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Author Topic: raising queens with small colonys ?  (Read 2295 times)
Dave360
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« on: December 29, 2010, 08:55:34 PM »

I want to try raising queens this year but dont have any 4 story hives i have 10 hives going into winter most are story and 1/2  and 2 that are 2 story

i only want to raise about 15-20 queens i was wandering if it can be done with hives less than the 4 story hives i hear about

 Thanks
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rdy-b
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« Reply #1 on: December 29, 2010, 09:25:54 PM »

  sure thing you can use five frame nuc-its all good- Wink RDY-B
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hardwood
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« Reply #2 on: December 29, 2010, 09:29:27 PM »

Just be sure to pack your starter and/or finishers with LOTS of bees.

Scott
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Michael Bush
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« Reply #3 on: December 29, 2010, 10:54:46 PM »

http://bushfarms.com/beesafewgoodqueens.htm
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JP
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« Reply #4 on: December 30, 2010, 01:05:54 AM »

You can make all the queens you want with four frame nucs jam packed with bees. That's the key, you need them jam packed and well fed, as mentioned.

Have fun!


...JP
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specialkayme
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« Reply #5 on: December 30, 2010, 03:58:42 AM »

Just curious Dave, why do you want to make 15-20 queens if you have 10 hives? Personal growth, or are you looking to sell in the future?
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Dave360
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« Reply #6 on: December 30, 2010, 12:56:38 PM »

so it seem the consensus is pack bees into small space like swarm box  can you let them finish cells there  or have to move to finisher hive and if so  can finisher be packed nuc and if so queen right or queenless nuc

 Thanks Dave


I want some queens for both growth and requeening and it seems interesting

 
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JP
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« Reply #7 on: December 30, 2010, 04:03:57 PM »

It would be best to move them and a queenless set up.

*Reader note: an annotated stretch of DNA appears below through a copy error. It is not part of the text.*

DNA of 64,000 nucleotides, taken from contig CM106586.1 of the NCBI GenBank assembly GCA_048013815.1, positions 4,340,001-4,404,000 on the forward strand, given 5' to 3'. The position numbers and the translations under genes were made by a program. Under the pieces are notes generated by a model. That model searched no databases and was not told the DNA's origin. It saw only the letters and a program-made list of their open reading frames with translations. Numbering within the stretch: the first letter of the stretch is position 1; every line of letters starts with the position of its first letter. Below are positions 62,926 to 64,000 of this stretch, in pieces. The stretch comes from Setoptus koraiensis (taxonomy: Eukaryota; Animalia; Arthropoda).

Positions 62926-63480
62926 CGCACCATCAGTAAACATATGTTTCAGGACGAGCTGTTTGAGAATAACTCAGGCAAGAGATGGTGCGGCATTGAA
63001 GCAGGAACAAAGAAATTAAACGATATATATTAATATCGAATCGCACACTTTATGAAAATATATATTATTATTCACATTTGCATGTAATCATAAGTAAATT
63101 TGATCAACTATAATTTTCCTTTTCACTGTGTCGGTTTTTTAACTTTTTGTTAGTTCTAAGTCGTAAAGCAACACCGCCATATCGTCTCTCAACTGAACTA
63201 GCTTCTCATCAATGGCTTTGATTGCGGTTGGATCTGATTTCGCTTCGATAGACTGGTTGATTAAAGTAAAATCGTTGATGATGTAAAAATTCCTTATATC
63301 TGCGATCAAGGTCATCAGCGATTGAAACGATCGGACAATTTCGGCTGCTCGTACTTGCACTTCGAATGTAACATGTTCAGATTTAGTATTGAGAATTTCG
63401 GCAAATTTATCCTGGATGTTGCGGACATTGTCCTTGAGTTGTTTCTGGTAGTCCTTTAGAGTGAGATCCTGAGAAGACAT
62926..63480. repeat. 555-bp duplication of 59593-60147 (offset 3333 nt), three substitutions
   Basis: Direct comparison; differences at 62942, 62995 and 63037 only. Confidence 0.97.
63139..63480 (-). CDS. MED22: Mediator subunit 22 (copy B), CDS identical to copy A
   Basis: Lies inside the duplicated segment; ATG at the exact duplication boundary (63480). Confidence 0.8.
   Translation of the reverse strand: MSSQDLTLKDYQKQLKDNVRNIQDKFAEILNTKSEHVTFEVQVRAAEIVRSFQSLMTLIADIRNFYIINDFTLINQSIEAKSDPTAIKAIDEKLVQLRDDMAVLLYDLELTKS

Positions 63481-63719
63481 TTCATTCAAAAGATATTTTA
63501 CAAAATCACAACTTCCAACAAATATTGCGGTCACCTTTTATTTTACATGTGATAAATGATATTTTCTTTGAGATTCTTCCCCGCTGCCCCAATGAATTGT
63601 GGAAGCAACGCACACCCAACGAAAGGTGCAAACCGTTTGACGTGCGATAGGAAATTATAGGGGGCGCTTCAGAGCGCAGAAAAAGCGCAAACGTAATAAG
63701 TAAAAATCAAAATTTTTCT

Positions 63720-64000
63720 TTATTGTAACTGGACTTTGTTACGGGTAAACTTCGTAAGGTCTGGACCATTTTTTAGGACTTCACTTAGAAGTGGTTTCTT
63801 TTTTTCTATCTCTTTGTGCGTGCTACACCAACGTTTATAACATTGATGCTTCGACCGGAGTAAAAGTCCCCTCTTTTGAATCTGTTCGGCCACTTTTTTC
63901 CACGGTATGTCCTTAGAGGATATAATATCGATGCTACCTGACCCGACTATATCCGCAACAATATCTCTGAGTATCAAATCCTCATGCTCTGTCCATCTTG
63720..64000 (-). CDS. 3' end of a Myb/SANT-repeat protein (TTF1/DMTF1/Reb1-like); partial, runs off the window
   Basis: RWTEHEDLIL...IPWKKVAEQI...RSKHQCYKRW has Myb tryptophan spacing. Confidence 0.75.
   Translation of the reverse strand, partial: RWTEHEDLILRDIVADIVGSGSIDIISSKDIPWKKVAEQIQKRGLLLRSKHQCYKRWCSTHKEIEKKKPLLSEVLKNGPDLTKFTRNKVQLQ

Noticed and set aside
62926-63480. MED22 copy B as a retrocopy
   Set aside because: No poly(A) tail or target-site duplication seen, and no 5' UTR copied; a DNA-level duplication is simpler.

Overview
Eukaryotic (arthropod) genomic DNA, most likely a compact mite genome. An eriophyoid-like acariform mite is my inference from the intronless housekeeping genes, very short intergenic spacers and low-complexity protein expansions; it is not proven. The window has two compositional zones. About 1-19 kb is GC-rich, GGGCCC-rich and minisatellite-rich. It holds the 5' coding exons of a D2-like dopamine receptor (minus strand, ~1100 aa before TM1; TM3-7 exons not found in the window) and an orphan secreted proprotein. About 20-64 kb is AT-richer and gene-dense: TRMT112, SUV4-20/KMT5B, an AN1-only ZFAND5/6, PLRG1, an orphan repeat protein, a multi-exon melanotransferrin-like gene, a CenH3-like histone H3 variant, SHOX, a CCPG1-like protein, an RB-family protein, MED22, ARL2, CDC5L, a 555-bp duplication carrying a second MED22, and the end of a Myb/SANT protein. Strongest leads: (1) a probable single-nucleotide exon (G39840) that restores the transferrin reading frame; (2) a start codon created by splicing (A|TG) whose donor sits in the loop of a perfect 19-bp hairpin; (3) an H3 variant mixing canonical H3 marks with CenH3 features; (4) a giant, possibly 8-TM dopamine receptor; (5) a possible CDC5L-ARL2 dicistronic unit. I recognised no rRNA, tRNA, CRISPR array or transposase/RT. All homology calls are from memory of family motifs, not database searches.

...JP
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« Reply #8 on: December 30, 2010, 08:19:49 PM »

I usually use full size 8 frame Cloake board hives for queen rearing, but towards the end of our season in Oct-Nov I started using queenless 5 frame nucs since by then we only need a few cells at a time. Pack them with as many nurse bees as you can shake in them and give them a couple frames of capped brood to keep new nurse bees coming. A full frame of pollen and a frame of honey and you're all set. The whole key to queen raising is the number of nurse bees and good nutrition, including feeding syrup while the cells are in there. I grafted 15 cells into each nuc and that seemed to be a good quantity for the hive size; obviously you can do less. We left them in the nucs for finishing and just replenished the nurse bees and capped brood often. Excellent results.  Wink
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BjornBee
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« Reply #9 on: February 03, 2011, 02:13:56 PM »

Dave,
I think many look at the "professional" video and standard classroom taught procedures, and assume that you must have a certain busting at the seem number of bees. Which is not the case. Maybe if you a commercial guy grafting 72 cells. But for smaller amounts, it is not needed.

I use 5 over 5 nucs, and some of the best queen cells I ever got was from a huge swarm that I pulled the queen out of after 24 hours. Yes, I use the stringest colonies I can find. But I also know for a graft of 32 or 16 (That is what my bars hold - 16 per row) you can get great queens with far less than what many claim you need.
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Acebird
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« Reply #10 on: February 15, 2011, 03:23:00 PM »

Quote
The whole key to queen raising is the number of nurse bees and good nutrition, including feeding syrup while the cells are in there.

If you are pulling these nurse bees from the only hive you have when are you risking pulling too many from the mother hive and you end up loosing that hive?
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Michael Bush
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« Reply #11 on: February 16, 2011, 06:20:35 AM »

I find small nucs can raise high quality queens, even if lower quantity, as many of you have.  Just as long as they are packed with bees and there are resources coming (pollen, nectar etc.).
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Michael Bush
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